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Open Access Research article

Assessing the utility of whole-genome amplified serum DNA for array-based high throughput genotyping

Kristine L Bucasas1, Gagan A Pandya2, Sonal Pradhan2, Robert D Fleischmann2, Scott N Peterson2 and John W Belmont13*

Author Affiliations

1 Department of Immunology, Baylor College of Medicine, Houston, TX 77030, USA

2 Pathogen Functional Genomics Resource Center, J. Craig Venter Institute, Rockville, MD 20850, USA

3 Department of Molecular and Human Genetics, Baylor College of Medicine, Houston, TX 77030, USA

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BMC Genetics 2009, 10:85  doi:10.1186/1471-2156-10-85

Published: 18 December 2009

Abstract

Background

Whole genome amplification (WGA) offers new possibilities for genome-wide association studies where limited DNA samples have been collected. This study provides a realistic and high-precision assessment of WGA DNA genotyping performance from 20-year old archived serum samples using the Affymetrix Genome-Wide Human SNP Array 6.0 (SNP6.0) platform.

Results

Whole-genome amplified (WGA) DNA samples from 45 archived serum replicates and 5 fresh sera paired with non-amplified genomic DNA were genotyped in duplicate. All genotyped samples passed the imposed QC thresholds for quantity and quality. In general, WGA serum DNA samples produced low call rates (45.00 +/- 2.69%), although reproducibility for successfully called markers was favorable (concordance = 95.61 +/- 4.39%). Heterozygote dropouts explained the majority (>85% in technical replicates, 50% in paired genomic/serum samples) of discordant results. Genotyping performance on WGA serum DNA samples was improved by implementation of Corrected Robust Linear Model with Maximum Likelihood Classification (CRLMM) algorithm but at the loss of many samples which failed to pass its quality threshold. Poor genotype clustering was evident in the samples that failed the CRLMM confidence threshold.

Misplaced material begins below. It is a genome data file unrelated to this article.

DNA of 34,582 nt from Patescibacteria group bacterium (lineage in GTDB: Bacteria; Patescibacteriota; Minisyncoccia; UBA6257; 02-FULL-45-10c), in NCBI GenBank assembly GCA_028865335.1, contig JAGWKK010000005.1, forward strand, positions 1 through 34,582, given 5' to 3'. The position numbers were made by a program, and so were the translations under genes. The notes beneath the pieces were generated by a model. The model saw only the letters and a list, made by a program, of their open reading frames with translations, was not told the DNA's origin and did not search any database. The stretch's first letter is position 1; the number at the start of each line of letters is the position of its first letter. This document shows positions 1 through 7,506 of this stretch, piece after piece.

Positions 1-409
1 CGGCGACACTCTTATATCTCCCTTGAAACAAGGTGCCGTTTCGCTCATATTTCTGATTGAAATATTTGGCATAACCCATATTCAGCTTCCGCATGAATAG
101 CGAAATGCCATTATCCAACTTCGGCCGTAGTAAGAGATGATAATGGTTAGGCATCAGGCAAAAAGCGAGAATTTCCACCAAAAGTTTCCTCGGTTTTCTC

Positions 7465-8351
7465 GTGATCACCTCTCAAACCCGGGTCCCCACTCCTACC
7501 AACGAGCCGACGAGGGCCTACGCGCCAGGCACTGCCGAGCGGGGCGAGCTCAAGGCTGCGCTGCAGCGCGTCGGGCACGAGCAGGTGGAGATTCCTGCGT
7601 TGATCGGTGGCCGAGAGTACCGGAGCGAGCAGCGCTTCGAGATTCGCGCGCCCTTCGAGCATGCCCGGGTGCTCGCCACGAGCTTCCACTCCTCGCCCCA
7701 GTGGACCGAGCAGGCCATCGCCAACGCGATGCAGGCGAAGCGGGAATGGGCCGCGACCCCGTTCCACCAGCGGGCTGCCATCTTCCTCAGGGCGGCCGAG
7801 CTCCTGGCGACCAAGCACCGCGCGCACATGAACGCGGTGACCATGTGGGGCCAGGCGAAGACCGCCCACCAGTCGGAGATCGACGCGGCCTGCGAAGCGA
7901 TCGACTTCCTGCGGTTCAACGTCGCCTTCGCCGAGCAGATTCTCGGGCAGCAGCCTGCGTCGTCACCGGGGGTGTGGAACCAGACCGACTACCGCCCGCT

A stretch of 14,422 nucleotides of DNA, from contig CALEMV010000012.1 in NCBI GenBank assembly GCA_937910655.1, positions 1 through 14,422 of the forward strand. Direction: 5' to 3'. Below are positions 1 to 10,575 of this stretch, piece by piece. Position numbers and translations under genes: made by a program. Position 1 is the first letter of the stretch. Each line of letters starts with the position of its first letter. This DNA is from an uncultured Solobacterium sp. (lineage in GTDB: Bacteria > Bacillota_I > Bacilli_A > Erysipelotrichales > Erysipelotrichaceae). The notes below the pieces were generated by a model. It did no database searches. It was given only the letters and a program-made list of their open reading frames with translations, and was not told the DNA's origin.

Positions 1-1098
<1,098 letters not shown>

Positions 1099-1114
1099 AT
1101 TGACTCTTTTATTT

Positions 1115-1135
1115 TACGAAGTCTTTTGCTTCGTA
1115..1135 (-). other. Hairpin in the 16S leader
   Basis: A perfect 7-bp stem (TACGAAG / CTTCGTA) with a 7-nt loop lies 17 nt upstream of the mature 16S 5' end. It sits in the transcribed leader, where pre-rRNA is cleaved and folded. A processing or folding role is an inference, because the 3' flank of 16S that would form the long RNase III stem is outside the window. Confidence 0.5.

Conclusions

We conclude that while it is possible to extract genomic DNA and subsequently perform whole-genome amplification from archived serum samples, WGA serum DNA did not perform well and appeared unsuitable for high-resolution genotyping on these arrays.